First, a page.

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OBJECTIVE: To develop a mini-project following the 12 exercises listed below.

1. To develop a problem statement.
2. Develop an IEEE standard SRS document. Also develop risk management and
project plan (Gantt chart).
3. Identify Use Cases and develop the Use Case model.
4. Identify the business activities and develop an UML Activity diagram.
5. Identity the conceptual classes and develop a domain model with UML Class
6. Using the identified scenarios find the interaction between objects and represent
them using UML Interaction diagrams.
7. Draw the State Chart diagram.
8. Identify the User Interface, Domain objects, and Technical services. Draw the
partial layered, logical architecture diagram with UML package diagram notation.
9. Implement the Technical services layer.
10. Implement the Domain objects layer.
11. Implement the User Interface layer.
12. Draw Component and Deployment diagrams.

Suggested domains for Mini-project.

1. Passport automation system.
2. Book bank
3. Exam Registration
4. Stock maintenance system.
5. Online course reservation system
6. E-ticketing
7. Software personnel management system
8. Credit card processing
9. e-book management system
10. Recruitment system
11. Foreign trading system
12. Conference Management System
13. BPO Management System


General study of UML


The heart of object-oriented problem solving is the construction of a model. The

model abstracts the essential details of the underlying problem from its usually
complicated real world. Several modeling tools are wrapped under the heading of the
UML, which stands for Unified Modeling Language. The purpose of this course is to
present important highlights of the UML.

At the center of the UML are its nine kinds of modeling diagrams, which we describe

 Use case diagrams

 Class diagrams
 Object diagrams
 Sequence diagrams
 Collaboration diagrams
 State chart diagrams
 Activity diagrams
 Component diagrams
 Deployment diagrams

The UML is applicable to object-oriented problem solving. Anyone interested in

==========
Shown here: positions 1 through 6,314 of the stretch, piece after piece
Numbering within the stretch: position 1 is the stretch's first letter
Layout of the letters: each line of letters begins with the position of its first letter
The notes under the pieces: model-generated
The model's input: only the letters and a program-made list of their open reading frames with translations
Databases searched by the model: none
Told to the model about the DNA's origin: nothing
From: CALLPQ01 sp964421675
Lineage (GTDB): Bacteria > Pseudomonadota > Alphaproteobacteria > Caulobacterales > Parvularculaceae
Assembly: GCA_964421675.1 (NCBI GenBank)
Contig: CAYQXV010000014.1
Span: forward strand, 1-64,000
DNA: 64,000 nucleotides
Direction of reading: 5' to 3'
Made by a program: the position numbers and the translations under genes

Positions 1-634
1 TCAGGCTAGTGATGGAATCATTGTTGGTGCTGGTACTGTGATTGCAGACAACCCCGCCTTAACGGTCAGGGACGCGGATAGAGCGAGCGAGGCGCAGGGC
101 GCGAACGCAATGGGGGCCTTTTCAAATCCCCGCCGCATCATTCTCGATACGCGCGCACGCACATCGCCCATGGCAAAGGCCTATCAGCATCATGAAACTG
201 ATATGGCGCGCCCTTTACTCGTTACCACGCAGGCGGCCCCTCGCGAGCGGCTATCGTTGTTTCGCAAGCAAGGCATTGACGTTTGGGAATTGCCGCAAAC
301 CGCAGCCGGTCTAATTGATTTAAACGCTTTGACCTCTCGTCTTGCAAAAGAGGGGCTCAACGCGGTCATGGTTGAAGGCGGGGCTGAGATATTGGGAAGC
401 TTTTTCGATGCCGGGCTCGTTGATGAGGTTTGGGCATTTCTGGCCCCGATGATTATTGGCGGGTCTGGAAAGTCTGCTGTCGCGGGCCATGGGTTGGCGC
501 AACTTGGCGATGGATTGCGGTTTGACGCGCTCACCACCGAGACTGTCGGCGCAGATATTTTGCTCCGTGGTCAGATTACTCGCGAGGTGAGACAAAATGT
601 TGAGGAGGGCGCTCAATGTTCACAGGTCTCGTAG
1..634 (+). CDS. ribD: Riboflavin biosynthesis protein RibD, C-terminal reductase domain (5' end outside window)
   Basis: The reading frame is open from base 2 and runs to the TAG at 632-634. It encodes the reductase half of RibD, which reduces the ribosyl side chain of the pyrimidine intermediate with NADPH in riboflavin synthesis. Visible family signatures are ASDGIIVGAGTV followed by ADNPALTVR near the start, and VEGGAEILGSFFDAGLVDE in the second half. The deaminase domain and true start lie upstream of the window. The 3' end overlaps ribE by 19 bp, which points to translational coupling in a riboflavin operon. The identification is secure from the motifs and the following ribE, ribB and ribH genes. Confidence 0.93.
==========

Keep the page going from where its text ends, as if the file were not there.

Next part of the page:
learning UML must be familiar with the underlying tenet of object-oriented problem
solving -- it all begins with the construction of a model. A model is an abstraction of the
underlying problem. The domain is the actual world from which the problem comes.
Models consist of objects that interact by sending each other messages. Think of an
object as "alive." Objects have things they know (attributes) and things they can do
(behaviors or operations). The values of an object's attributes determine its state.

Classes are the "blueprints" for objects. A class wraps attributes (data) and
behaviors (methods or functions) into a single distinct entity. Objects are instances of


The Unified Modeling Language is a language for specifying, constructing,
visualizing, and documenting the artifacts of a software-intensive system. Analogous to
the use of architectural blueprints in the construction industry, UML provides a common
language for describing software models, and it can be used in conjunction with a wide
range of software lifecycles and development processes.


Use Case diagrams identify the functionality provided by the system (use cases),
the users who interact with the system (actors), and the association between the users and
the functionality. Use Cases are used in the Analysis phase of software development to
articulate the high-level requirements of the system. The primary goals of Use Case
diagrams include:

 Providing a high-level view of what the system does

 Identifying the users ("actors") of the system
 Determining areas needing human-computer interfaces.

The basic components of Use Case diagrams are the Actor, the Use Case, and the

An Actor, as mentioned, is a user of the system, and is depicted using a stick
figure. The role of the user is written beneath the icon. Actors are not limited to humans.
If a system communicates with another application, and expects input or delivers output,
then that application can also be considered an actor.

A Use Case is functionality provided by the system, typically described as verb +
object (e.g. Register Car, Delete User). Use Cases are depicted with an ellipse. The name
of the use case is written within the ellipse.

Associations are used to link Actors with Use Cases, and indicate that an Actor
participates in the Use Case in some form. Associations are depicted by a line connecting